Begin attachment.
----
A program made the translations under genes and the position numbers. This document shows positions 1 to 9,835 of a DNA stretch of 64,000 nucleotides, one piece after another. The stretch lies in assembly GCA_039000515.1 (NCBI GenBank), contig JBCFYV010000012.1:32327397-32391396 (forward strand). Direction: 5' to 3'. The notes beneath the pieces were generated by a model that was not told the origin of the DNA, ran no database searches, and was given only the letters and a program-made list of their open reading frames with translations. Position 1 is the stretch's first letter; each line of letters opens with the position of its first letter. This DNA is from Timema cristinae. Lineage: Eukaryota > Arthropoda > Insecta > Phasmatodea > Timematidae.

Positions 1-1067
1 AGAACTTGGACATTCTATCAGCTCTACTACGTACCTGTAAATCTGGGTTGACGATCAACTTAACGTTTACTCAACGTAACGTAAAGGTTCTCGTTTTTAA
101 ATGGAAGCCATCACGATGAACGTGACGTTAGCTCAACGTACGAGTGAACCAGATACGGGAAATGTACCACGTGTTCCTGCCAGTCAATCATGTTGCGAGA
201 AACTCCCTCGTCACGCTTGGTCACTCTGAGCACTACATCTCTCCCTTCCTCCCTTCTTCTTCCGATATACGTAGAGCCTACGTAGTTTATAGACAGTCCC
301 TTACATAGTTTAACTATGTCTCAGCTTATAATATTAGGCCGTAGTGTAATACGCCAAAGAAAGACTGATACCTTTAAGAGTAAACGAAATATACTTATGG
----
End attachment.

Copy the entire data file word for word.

A program made the translations under genes and the position numbers. This document shows positions 1 to 9,835 of a DNA stretch of 64,000 nucleotides, one piece after another. The stretch lies in assembly GCA_039000515.1 (NCBI GenBank), contig JBCFYV010000012.1:32327397-32391396 (forward strand). Direction: 5' to 3'. The notes beneath the pieces were generated by a model that was not told the origin of the DNA, ran no database searches, and was given only the letters and a program-made list of their open reading frames with translations. Position 1 is the stretch's first letter; each line of letters opens with the position of its first letter. This DNA is from Timema cristinae. Lineage: Eukaryota > Arthropoda > Insecta > Phasmatodea > Timematidae.

Positions 1-1067
1 AGAACTTGGACATTCTATCAGCTCTACTACGTACCTGTAAATCTGGGTTGACGATCAACTTAACGTTTACTCAACGTAACGTAAAGGTTCTCGTTTTTAA
101 ATGGAAGCCATCACGATGAACGTGACGTTAGCTCAACGTACGAGTGAACCAGATACGGGAAATGTACCACGTGTTCCTGCCAGTCAATCATGTTGCGAGA
201 AACTCCCTCGTCACGCTTGGTCACTCTGAGCACTACATCTCTCCCTTCCTCCCTTCTTCTTCCGATATACGTAGAGCCTACGTAGTTTATAGACAGTCCC
301 TTACATAGTTTAACTATGTCTCAGCTTATAATATTAGGCCGTAGTGTAATACGCCAAAGAAAGACTGATACCTTTAAGAGTAAACGAAATATACTTATGG